How to maximize effectiveness — 3 frameworks & routines
This post if part of a 3-articles serie on personal productivity. The next one will be about efficiency, ie maximizing the ratio outputs / effort. The last one will be about 7 tools & tactical tips. Feel free to follow us to get updated when we release them!
Effectiveness and efficiency are often confused:
- Effectiveness: Producing the intended or expected result
- Efficiency: Performing or functioning in the best possible manner with the least wasted time and effort
Basically, effectiveness is about doing the right things, efficiency is about doing things right.
It all starts with being effective. If you’re very good at doing the wrong things, then it won’t lead you far.
That seems pretty obvious but a lot of things get in the way:
- Other people are pushing to you things that don’t necessarily help you reach your goals
- When a lot of things are happening, it’s easy to forget which things are most important
- You get easily distracted by urgent matters and forget about longer term, but more important, topics
So how do you ensure you do the right things?
1/ Have annual, quarterly and weekly routines assessing the previous period and planning the next
This applies to both personal and professional projects. I won’t describe in detail the annual and quarterly routines, because they are quite similar to the weekly routine I’ll talk about specifically here. The only difference is that the longer the period, the more steps back you should take and the more high-level your mission / objectives should be.
The weekly routine is ideally done on Friday evening, Sunday evening or Monday morning early before everything starts.
a) Planning the week ahead
Ask yourself what you need to do to maximize your impact and reach your goals. Focus on a few things, 3–5 is probably enough (those things could be increasing the pipeline of candidates for X position, talking to Y customers, analyzing Z, etc.). This is very simple but we often don’t take the time to do this because urgent topics require our attention.
b) Assessing the previous week
As we all know, reality rarely matches the plan! And that’s fine. Your job is to get better and stick as close to the plan as possible. For that, you need to know where you’re at.
Here’s how I do it.
- As I said, every week I write down the number of hours I want to spend on each of my priorities.
- I schedule time in my calendar to work on those.
- During the week, if for some reason I didn’t follow the planned schedule, I will change my calendar. If I had a meeting from 1–2pm on Monday whereas I had planned to work on customer acquisition, I will put that change in my calendar.
- At the end of the week, I take my calendar, count the number of hours spent on each priority and look at the following metric: Number of hours spent on priorities / number of hours planned for those priorities. You can end up with a table like this:
That was me last week; 58% is not great, I like to be 70%+. That week particularly, I had to do much more customer support than expected, bringing my % down. An item to prioritize for the next few weeks will definitely be how to automate some of that customer support and fix the bugs that created most of the problems encountered by our customers.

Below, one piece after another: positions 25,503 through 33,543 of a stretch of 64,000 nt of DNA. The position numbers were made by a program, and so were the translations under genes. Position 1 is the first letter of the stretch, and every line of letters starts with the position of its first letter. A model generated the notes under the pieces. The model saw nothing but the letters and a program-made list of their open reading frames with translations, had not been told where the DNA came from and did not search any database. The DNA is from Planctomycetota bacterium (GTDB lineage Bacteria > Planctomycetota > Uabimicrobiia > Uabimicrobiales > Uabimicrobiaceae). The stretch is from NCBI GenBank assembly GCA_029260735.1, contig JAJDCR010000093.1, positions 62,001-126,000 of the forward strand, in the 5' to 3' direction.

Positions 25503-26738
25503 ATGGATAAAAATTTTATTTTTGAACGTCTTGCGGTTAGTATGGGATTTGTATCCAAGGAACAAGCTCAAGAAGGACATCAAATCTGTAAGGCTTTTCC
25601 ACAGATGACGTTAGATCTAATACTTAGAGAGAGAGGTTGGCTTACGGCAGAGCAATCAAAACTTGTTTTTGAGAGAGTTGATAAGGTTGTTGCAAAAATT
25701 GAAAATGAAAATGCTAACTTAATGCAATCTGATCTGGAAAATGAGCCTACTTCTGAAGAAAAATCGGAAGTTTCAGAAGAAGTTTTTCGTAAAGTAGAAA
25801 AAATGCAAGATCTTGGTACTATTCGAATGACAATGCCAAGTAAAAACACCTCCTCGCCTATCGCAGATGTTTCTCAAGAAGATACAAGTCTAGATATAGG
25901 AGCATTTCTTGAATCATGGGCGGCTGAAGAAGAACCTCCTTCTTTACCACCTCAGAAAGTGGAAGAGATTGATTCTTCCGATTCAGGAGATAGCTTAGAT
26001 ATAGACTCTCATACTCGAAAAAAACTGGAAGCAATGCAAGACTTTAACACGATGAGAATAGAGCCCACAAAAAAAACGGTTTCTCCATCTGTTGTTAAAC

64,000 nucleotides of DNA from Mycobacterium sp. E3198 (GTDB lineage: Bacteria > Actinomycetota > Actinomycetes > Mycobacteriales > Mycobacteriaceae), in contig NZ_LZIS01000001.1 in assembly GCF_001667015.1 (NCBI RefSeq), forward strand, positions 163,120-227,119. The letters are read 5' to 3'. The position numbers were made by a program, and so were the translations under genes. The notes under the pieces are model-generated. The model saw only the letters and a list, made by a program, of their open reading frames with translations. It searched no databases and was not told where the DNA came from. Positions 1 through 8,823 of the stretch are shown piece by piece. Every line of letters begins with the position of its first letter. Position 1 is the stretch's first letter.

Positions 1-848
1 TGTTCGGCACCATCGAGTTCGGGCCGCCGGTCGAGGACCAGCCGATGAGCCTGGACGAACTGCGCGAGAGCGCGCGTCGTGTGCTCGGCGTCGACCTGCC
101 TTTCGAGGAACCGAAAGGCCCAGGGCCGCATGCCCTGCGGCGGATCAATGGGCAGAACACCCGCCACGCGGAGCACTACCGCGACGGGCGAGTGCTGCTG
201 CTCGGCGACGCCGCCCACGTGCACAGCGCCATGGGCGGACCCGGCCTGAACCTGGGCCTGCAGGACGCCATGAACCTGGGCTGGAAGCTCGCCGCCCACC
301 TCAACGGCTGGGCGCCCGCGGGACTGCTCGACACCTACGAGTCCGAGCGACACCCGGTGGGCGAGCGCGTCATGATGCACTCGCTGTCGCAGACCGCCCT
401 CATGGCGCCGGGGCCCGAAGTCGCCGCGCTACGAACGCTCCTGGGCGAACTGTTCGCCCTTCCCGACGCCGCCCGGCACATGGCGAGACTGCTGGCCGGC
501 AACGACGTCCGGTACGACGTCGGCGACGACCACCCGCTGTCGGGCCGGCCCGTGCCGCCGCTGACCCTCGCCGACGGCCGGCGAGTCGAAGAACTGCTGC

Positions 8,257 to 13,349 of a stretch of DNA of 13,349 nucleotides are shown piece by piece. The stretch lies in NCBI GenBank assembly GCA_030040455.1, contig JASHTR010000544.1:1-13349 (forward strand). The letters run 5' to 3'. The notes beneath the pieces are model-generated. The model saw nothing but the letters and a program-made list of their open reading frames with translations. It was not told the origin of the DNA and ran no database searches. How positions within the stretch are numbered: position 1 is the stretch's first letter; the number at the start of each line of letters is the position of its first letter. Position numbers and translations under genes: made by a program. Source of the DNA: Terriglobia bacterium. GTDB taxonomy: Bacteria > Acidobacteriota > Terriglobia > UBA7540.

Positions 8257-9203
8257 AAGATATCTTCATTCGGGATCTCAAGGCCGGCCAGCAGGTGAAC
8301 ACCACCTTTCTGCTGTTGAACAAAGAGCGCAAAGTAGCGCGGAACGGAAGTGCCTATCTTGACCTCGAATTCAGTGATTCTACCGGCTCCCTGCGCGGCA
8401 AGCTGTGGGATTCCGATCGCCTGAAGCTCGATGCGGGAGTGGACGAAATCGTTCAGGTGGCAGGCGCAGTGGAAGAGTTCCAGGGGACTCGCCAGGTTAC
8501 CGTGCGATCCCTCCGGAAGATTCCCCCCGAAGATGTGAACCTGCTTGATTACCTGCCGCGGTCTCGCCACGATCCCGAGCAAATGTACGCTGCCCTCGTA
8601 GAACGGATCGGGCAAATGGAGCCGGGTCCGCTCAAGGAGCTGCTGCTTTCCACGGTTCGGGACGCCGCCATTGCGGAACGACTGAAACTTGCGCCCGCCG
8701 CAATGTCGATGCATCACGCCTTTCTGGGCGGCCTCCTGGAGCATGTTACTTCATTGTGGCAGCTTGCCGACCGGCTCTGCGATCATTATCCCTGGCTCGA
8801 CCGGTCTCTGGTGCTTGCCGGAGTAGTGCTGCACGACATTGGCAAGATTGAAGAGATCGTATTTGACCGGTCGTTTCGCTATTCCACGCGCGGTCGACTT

If you’re like me, you’ll realize you’re nowhere near what you had planned. That’s ok. Next thing is to understand why.
Is it because you procrastinated or let someone impose their agenda on you? Then make sure you get better at it next week.
Is it because some truly new topic that’s more important than the planned priorities came up during the week? Then that’s ok as long as it doesn’t occur too often.
If it does happen often, it means you’re not in control. To get back in control, make sure you work on non-urgent / important tasks that will help you avoid those instances. More on that in a bit.
I use two frameworks to help me understand what will have the most impact.
2/ Use a North Star Metric
During Y Combinator (a startup accelerator program that Airbnb, Dropbox, Stripe and many other extremely successful companies went through), each company has to choose a north star metric to focus on. Depending on your company, this could be revenue, number of users, etc.
As an employee, you can do that as well. Actually, your manager should help you define the north star if they haven’t already.
Once you know your north star metric, ask yourself each week, “What are the things I could do that would have the most impact on this one metric?” This is usually a easy question to answer.
3/ Use the urgent / important matrix
This is also called the Eisenhower matrix, named after former US Army General and President Dwight Eisenhower, who said “I have two kinds of problems, the urgent and the important. The urgent are not important, and the important are never urgent.” Here it is:
I think this is very helpful, because it makes us realize that we don’t usually spend our time on the right things. Intuitively, most of us spend time on the left side of the matrix, on the urgent things, whether they’re important or not. It’s pretty obvious we should spend time on the top part of the quadrant.
You might see somewhere the following version of the matrix
I think the 3rd quadrant (urgent / not important) shouldn’t be delegated, it just shouldn’t be done (at least, as long as there are things in quadrants 1 and 2).
In practice, it means you might have to say no to a user who’s really asking for a feature but who’s not actually a paying customer. Or to say no to this person who wants to meet you for coffee to “chat”.
I’m always keen to discover and apply new methods and frameworks. What are your favorites ones?
Oh and by the way, if you clap 20 times this post and comment with your email address, I’ll send you a nice PDF right away with the content of the three articles!